Texas and A&M picked a pretty inopportune time not to talk to one other. The beginning of the Playoff era in 2014 prompted a surge in future scheduling. There’s a reason when the idea of renewing the rivalry was discussed in 2018, A&M couldn’t make it work.

“I think I had the conversation, a year ago, 2 years ago, when we had an opening and I asked (Texas A&M), ‘Hey, we have an opening in ’22, ’23,’ and I reached out and asked if they’d be interested in doing that rivalry game at the time,” Del Conte told 247sports. “And A&M said, ‘Hey we have no – we’re booked right now.’ And I said OK and I looked at where we were and I promptly looked at, why we have to create great games at home and add incredible value to our season ticket package.”

That wasn’t news. At least it shouldn’t have been news to anyone who remembered what former Texas A&M athletic director Scott Woodward said a couple of years ago when asked about why he turned down a home-and-home series against the Longhorns (via the Houston Chronicle):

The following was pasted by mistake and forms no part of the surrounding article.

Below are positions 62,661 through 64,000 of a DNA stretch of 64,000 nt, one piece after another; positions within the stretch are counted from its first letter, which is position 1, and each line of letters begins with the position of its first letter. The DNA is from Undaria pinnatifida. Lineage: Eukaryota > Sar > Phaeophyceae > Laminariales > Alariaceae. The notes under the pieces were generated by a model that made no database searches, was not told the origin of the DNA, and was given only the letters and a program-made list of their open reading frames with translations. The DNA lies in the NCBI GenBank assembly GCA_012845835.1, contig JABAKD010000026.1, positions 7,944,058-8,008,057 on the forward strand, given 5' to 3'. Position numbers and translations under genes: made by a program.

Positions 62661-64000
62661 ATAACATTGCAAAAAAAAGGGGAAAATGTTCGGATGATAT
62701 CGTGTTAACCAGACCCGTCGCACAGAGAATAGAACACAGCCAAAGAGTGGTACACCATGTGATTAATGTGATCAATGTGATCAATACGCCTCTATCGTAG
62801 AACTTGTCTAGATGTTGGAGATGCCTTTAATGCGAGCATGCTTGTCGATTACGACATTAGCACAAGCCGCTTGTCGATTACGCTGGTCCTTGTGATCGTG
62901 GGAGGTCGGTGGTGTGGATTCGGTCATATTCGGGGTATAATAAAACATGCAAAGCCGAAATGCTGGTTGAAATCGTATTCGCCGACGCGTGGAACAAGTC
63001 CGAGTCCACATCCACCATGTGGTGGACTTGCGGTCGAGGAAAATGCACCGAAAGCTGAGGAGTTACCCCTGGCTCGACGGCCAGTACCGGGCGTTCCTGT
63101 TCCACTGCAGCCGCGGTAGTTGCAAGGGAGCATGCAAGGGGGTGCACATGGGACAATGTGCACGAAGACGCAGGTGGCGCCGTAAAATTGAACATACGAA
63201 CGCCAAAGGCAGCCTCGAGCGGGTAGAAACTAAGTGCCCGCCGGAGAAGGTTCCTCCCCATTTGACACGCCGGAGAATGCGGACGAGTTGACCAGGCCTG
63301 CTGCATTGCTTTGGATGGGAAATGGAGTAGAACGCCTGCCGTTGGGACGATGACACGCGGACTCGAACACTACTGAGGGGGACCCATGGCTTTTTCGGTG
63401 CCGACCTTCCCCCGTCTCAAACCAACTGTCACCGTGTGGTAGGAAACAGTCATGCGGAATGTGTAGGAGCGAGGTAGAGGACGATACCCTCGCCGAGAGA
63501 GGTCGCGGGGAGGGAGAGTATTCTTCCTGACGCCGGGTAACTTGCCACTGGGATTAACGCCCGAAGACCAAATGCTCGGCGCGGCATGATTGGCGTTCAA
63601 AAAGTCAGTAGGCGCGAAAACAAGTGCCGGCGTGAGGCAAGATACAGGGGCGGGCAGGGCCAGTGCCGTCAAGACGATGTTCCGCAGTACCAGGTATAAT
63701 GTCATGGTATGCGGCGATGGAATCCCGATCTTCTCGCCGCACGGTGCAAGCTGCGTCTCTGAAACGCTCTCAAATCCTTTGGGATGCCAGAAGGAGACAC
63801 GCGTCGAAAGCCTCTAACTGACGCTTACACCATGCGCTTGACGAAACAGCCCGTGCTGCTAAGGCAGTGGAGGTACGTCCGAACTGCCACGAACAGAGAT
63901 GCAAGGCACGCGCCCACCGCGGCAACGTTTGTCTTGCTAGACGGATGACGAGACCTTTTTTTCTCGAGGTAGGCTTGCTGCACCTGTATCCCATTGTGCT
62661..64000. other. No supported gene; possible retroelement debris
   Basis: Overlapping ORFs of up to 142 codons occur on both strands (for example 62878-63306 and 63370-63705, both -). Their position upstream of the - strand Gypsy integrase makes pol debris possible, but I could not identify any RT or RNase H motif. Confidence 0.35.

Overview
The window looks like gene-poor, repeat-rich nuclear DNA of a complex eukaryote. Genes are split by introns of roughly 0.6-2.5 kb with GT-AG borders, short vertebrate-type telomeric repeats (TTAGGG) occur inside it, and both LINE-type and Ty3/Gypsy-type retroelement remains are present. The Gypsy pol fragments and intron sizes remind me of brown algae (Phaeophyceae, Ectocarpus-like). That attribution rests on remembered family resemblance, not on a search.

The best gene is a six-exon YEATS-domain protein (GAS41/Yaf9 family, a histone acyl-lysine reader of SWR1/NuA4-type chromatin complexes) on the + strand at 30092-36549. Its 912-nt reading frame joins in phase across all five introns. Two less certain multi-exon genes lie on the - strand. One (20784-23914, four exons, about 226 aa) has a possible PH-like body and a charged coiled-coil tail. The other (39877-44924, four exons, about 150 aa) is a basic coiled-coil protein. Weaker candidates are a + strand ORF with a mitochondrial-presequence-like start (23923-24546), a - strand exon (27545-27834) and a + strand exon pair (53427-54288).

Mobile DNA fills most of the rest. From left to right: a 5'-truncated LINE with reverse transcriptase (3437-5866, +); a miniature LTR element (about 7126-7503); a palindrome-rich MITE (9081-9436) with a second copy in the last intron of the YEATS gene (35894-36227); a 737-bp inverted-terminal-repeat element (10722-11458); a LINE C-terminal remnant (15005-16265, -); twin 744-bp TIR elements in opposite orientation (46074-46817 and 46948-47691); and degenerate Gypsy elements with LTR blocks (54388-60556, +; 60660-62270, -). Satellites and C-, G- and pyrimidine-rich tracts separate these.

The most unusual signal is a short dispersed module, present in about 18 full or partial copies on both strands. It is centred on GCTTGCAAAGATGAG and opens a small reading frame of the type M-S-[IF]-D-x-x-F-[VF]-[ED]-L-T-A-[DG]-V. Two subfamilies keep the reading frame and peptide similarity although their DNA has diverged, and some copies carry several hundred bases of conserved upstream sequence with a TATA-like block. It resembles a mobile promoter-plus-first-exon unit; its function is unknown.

“We were already booked. We’re booked 10 years out. He had an opening at the time, and it suited him, but it didn’t suit us.”

They’re both booked. Big time.

Check out each team’s future slate of nonconference Power 5 opponents the next decade or so:

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Find the year in which this matchup can happen. On paper, maybe the optimism would look at that and say, “well, why can’t they just cancel a 2028 matchup and take the financial hit?”

There a couple of reasons. What’s the motivation for Texas to tell Georgia to take a hike? The Longhorns will sell out that game easily, and it’ll be a massive game on the college football calendar. Paying a 7-figure buyout to not play a game of that magnitude seems silly. Like, picture if Texas pulled the plug on that LSU home-and-home just so that it could find a way to play A&M. What’s the urgency?

Teams are willing to take the financial hit for a nonconference buyout when it can greatly benefit their schedule, and it’s an obvious upgrade for both parties.